There they plant thoughts, λογισμοι, loghismí, in Greek, which are all but indistinguishable from our own thoughts, except for their objects.
Our spirits being regenerated and indwelt by the Holy Spirit present thoughts consistent with our new spiritual natures. They are good and pure, rational and just. They lead us from one good to another, if we follow them. But the thoughts planted by the evil one and his angels are the opposite. They add drag to our spiritual natures, try to bring us down, and lead us from one evil to another, sometimes by trickery, sometimes by flattery.
Here is our problem in these last times…
We have been taught by the world to believe that all our thoughts reflect who we are and what we ourselves desire, and that to follow them is not only natural but commendable. So, whatever thought comes to mind, whatever the devils plant there, be it an apparent good, some transitory pleasure or speculation, or something pitted against the truth of God’s revealed Word and which we know to be wrong (but only there, so the devils lisp in our mental ear), we think it right to follow, to try out, to experiment with, to experience.
In former days, for most Christian souls, thoughts were not accepted inwardly nor acted upon if they went against what the conscience knew was right. Whether traced back to the devils or merely to fleshly weakness, bad thoughts, imaginations and fantasies were rejected, boldly and as a matter of course. Now, however, with the lie that whatever we think is possible, and therefore, permissible, even souls that acknowledge Christ can justify themselves in following every and any whim…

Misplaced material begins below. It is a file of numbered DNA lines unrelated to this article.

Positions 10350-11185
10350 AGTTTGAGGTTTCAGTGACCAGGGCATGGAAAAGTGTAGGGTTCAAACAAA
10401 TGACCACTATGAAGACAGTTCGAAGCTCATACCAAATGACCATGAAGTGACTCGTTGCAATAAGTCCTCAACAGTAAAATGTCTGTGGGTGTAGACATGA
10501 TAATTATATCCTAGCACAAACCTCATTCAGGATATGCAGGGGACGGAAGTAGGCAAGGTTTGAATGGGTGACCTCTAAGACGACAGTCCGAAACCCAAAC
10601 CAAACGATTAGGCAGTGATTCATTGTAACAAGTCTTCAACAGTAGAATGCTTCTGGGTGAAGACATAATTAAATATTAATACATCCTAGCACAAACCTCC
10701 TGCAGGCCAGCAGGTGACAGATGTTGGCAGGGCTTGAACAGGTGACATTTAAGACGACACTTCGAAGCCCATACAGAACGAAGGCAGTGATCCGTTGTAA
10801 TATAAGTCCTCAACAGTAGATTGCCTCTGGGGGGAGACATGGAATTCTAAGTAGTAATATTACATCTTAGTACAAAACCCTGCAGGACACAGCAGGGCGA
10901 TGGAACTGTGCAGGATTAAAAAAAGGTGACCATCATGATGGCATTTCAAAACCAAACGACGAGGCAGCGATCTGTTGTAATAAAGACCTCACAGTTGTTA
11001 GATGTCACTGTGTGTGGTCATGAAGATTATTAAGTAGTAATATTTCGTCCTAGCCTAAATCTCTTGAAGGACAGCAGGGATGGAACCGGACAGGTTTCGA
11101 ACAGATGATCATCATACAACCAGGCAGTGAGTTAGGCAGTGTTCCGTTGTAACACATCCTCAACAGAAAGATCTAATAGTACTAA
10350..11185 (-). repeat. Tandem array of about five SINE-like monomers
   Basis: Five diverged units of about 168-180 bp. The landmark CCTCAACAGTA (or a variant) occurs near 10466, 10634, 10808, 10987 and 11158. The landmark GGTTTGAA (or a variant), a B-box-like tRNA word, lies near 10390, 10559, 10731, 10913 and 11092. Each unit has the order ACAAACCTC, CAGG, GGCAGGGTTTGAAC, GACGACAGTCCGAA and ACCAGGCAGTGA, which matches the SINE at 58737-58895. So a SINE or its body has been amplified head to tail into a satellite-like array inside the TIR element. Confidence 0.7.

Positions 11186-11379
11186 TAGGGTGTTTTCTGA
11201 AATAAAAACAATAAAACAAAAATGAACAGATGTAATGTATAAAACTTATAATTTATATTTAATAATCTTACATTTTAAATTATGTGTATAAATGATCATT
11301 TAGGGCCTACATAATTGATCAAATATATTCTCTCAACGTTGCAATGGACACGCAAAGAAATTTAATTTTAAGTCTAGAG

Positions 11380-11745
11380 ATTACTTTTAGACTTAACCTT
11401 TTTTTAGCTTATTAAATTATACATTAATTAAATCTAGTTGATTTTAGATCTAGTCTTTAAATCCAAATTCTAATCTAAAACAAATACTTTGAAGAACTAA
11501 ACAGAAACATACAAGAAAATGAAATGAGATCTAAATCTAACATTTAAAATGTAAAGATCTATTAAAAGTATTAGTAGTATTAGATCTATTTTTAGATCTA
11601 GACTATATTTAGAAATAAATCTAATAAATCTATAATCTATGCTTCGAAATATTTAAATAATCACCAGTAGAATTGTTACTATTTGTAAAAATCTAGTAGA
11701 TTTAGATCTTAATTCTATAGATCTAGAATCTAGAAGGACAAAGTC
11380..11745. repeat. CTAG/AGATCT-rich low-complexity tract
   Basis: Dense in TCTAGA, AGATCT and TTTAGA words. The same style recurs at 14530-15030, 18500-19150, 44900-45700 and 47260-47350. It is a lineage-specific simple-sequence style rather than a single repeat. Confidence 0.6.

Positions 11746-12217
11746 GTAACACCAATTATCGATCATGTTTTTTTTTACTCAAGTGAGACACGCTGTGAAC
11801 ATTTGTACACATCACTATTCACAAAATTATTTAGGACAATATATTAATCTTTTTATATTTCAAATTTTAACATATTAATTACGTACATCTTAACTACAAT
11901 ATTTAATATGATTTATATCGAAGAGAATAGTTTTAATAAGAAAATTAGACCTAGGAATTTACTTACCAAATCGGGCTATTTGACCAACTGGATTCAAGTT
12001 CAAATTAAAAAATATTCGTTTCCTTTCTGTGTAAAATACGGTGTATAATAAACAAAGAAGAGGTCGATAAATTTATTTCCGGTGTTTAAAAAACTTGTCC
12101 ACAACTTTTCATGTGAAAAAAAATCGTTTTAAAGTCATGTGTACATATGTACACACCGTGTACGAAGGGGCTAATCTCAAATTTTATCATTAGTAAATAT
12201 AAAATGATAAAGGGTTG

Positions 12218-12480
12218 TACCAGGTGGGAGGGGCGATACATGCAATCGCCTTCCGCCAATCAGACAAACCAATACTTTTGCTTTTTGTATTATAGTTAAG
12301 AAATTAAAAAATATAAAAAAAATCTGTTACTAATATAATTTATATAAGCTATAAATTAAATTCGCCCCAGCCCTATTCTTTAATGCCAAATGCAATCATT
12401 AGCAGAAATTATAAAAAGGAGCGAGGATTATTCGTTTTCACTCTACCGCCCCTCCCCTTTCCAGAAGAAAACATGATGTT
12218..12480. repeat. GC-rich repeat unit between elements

‘Go where no one has ever gone before, do what no one has ever done. Follow your dream, your vision. Life is a journey.’
Yes, my brothers. Life is at least a journey.
But it’s more than that.
It’s a pilgrimage from the ‘City of Destruction’
to the ‘Celestial City.’
John Bunyan was right.
Brethren, guard your thoughts!
Then one said to Him, ‘Lord, are there few who are saved?’ And He said to them, ‘Strive to enter through the narrow gate, for many, I say to you, will seek to enter and will not be able. When once the Master of the house has risen up and shut the door, and you begin to stand outside and knock at the door, saying, Lord, Lord, open for us, and He will answer and say to you, I do not know you, where you are from, then you will begin to say, We ate and drank in Your presence, and You taught in our streets. But He will say, I tell you I do not know you, where you are from. Depart from Me, all you workers of iniquity.’
Luke 13:23-27 NKJV